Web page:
Fifty Years of Wartime Memories Kept in a Box

A Portland, Oregon, man and Vietnam veteran has found a form of release for his wartime experiences, and it has become a matter of art for a local Portland art gallery. After five decades, we are all now the beneficiaries of his wartime duties.

Charley Haughey is a man of art. He is a sculptor, bringing beauty out of ordinary materials. But fifty years ago, as a young man, he was called up to serve during the Vietnam war. He went to Vietnam with the 25th Infantry Division as a grunt. He served for three months in the field with his unit on search and destroy missions, either walking point or on the perimeters, often the most dangerous positions in an infantry operation.

Photo: YouTube/The Oregonian

But after three months, his commanding officer took him out of the field and made him the unit photographer. In that role he took thousands of pictures of the men and the environments they were operating in at the time. He was not so much focused on the horrors of war, combat, and all that goes with it; he was more interested in documenting the men, their faces, what they were like as people.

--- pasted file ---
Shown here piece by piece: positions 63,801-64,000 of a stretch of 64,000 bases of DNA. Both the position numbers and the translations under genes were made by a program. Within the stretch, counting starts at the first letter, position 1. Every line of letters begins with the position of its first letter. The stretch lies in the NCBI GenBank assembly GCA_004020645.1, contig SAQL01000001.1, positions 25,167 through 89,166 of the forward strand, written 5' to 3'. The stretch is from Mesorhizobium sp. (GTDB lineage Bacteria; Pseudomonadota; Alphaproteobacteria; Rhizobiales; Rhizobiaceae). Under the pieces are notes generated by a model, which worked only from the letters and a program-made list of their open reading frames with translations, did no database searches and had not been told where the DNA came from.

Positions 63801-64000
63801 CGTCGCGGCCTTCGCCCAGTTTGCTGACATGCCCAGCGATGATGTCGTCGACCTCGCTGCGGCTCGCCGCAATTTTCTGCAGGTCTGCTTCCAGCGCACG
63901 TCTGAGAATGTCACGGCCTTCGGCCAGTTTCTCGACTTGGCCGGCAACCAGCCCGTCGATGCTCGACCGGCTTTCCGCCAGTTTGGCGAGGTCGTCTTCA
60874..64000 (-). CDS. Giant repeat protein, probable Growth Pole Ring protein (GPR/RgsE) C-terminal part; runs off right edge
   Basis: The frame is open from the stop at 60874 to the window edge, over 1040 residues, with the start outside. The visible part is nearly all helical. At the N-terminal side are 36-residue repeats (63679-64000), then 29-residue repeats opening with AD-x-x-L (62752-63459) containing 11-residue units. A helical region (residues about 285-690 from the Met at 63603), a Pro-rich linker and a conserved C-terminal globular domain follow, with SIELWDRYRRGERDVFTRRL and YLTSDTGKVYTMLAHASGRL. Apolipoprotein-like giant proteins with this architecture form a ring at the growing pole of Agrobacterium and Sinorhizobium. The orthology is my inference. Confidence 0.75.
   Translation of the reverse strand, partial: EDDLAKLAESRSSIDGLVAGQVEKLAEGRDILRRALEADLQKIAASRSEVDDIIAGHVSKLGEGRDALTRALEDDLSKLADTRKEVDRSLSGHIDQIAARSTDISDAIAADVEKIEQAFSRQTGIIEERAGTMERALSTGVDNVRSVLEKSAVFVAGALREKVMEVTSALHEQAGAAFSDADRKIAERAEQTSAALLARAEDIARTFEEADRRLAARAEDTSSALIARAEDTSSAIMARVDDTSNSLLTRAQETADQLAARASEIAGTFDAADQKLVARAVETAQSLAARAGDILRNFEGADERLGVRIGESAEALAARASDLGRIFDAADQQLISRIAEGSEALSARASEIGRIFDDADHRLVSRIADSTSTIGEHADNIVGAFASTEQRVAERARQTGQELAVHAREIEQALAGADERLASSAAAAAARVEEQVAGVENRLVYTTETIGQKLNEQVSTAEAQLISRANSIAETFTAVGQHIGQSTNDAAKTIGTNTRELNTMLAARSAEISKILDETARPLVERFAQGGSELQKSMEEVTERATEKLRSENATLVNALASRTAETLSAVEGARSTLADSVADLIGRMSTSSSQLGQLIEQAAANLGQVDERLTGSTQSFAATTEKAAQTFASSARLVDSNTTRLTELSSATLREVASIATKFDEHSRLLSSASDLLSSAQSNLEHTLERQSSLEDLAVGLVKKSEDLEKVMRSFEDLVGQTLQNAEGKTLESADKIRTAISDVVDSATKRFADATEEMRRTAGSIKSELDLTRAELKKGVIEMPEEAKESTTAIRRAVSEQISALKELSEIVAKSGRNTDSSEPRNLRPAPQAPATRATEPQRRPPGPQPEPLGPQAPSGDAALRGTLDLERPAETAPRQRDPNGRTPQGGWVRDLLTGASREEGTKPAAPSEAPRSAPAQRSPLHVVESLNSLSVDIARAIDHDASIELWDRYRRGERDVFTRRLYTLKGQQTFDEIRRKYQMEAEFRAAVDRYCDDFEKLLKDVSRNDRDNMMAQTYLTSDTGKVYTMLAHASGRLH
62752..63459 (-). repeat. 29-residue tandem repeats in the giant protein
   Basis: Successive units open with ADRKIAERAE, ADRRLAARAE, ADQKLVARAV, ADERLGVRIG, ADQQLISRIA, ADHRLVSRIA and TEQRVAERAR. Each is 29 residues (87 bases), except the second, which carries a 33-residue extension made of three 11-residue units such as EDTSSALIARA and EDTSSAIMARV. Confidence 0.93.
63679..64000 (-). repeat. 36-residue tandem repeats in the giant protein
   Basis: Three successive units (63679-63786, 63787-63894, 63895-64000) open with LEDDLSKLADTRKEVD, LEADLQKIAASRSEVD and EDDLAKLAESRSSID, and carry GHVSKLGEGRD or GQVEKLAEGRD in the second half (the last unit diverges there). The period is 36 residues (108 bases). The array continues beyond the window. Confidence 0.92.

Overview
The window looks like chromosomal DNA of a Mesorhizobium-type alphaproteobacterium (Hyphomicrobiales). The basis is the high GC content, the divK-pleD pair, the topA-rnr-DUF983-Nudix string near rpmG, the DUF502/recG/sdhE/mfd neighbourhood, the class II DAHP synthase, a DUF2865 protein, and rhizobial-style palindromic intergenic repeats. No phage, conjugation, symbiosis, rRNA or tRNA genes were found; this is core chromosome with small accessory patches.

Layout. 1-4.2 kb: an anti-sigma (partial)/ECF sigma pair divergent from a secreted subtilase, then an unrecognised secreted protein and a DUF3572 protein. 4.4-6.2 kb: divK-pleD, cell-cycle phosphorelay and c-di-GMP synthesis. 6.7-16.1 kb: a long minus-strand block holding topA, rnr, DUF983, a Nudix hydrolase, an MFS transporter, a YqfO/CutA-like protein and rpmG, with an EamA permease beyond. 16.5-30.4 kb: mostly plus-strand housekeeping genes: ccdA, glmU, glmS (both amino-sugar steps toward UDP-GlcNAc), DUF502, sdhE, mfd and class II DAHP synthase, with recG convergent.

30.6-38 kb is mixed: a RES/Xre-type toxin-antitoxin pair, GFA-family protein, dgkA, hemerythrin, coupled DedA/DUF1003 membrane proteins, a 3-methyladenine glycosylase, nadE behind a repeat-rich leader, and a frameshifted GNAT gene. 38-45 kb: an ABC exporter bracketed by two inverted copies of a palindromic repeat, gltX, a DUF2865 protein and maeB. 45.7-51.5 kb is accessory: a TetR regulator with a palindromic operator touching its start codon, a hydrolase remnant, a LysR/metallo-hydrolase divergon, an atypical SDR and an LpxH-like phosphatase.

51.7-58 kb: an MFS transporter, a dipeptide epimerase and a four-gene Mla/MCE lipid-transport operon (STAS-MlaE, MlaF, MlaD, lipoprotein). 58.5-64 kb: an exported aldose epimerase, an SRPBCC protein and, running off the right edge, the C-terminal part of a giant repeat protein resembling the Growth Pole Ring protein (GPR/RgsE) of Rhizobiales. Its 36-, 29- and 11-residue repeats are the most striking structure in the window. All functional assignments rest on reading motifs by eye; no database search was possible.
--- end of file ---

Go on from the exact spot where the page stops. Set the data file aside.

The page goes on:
Photo: YouTube/The Oregonian

In Vietnam, he turned a steel shipping container into his dark room, where he developed the photos. He remembers it being like an oven in there during the hot and humid day and even the night. But he had a mission, a mission to record small moments in history, a particular history, to be a means of remembering who was there with the 25th Infantry Division and what they did. He took it seriously, and I think we can all agree that having a photographic record like his is valuable in more ways than one.

Photo: YouTube/The Oregonian

Haughey kept notes about his pictures, the operations, and the men involved. He kept 3,000 of those photos when he came home. He put them in a box, where they have remained for the last fifty years. But he had destroyed those notes while he was still in Vietnam in order to keep that information out of the hands of the NVA, in case anything happened to him in the field. As a result, a lot the names of the men in the pictures are unknown, forgotten to him. One of his hopes in having these pictures put up for public view in the Portland gallery is that names may be finally attached again to those faces staring out at us from those picture frames.

Photo: YouTube/The Oregonian

The showing of Haughey’s photographs will take place in Portland. It is accompanied by a companion book, titled “A Weather Walked In.”

We thank Charley Haughey for his service to the nation during the Vietnam War. We are grateful for the photographic record that he preserved in that box for these past five decades and that they were seen by a local artist as something worthy to be presented in a gallery to help tell the unique story of a particular unit that served and sacrificed in Vietnam, the 25th Infantry Division. Hooah!

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